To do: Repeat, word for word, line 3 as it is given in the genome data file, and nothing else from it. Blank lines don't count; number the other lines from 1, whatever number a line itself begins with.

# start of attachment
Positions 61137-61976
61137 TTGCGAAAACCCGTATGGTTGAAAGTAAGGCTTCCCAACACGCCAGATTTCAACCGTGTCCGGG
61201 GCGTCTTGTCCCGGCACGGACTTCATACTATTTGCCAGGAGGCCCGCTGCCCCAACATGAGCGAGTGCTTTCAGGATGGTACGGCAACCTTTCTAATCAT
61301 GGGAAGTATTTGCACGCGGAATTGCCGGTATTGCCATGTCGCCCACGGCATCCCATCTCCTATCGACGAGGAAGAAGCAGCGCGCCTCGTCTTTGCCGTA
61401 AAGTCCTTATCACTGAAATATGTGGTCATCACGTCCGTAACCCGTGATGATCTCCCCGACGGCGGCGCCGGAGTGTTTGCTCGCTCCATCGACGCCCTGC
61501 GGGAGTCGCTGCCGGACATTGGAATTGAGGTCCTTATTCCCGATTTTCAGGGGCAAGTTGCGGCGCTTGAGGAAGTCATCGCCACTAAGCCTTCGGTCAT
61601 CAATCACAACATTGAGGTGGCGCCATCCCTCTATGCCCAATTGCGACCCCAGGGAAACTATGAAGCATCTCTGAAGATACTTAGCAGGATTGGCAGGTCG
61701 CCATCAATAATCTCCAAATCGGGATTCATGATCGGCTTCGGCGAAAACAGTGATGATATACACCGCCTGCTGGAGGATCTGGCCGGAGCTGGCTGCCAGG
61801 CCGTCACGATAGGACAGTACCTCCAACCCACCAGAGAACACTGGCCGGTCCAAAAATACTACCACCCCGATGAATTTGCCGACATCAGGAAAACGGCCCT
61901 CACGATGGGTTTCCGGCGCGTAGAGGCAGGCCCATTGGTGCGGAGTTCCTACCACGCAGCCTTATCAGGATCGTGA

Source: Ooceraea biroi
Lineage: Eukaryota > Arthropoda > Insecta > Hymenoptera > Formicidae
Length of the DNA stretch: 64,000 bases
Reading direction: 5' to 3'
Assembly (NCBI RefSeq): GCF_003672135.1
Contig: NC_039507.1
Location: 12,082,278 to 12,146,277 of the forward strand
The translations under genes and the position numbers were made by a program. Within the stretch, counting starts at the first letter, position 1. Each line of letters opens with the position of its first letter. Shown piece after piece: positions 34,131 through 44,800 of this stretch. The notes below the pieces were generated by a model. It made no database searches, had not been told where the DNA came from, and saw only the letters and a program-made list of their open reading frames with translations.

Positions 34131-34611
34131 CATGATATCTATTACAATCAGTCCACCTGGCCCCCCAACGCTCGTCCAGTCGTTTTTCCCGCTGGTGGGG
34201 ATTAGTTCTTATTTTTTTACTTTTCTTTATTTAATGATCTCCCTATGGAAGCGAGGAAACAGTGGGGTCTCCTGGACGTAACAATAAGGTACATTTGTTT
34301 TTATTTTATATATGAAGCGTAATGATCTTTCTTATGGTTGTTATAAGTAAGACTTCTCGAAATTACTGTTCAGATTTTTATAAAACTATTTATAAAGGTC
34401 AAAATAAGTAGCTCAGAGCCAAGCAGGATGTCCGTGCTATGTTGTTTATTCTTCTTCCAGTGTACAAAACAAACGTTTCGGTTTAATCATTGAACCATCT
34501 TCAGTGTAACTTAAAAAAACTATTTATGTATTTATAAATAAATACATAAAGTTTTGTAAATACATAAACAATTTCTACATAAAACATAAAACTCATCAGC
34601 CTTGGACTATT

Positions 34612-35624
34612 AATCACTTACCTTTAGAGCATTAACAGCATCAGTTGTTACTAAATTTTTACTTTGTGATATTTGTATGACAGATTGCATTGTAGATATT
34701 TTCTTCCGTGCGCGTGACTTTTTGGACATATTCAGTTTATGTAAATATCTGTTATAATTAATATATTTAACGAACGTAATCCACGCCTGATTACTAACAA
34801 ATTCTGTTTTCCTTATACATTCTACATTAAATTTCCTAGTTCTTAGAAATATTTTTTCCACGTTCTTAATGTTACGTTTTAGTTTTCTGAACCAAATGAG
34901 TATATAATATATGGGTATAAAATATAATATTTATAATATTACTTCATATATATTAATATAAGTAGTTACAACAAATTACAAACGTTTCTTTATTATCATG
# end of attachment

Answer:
61201 GCGTCTTGTCCCGGCACGGACTTCATACTATTTGCCAGGAGGCCCGCTGCCCCAACATGAGCGAGTGCTTTCAGGATGGTACGGCAACCTTTCTAATCAT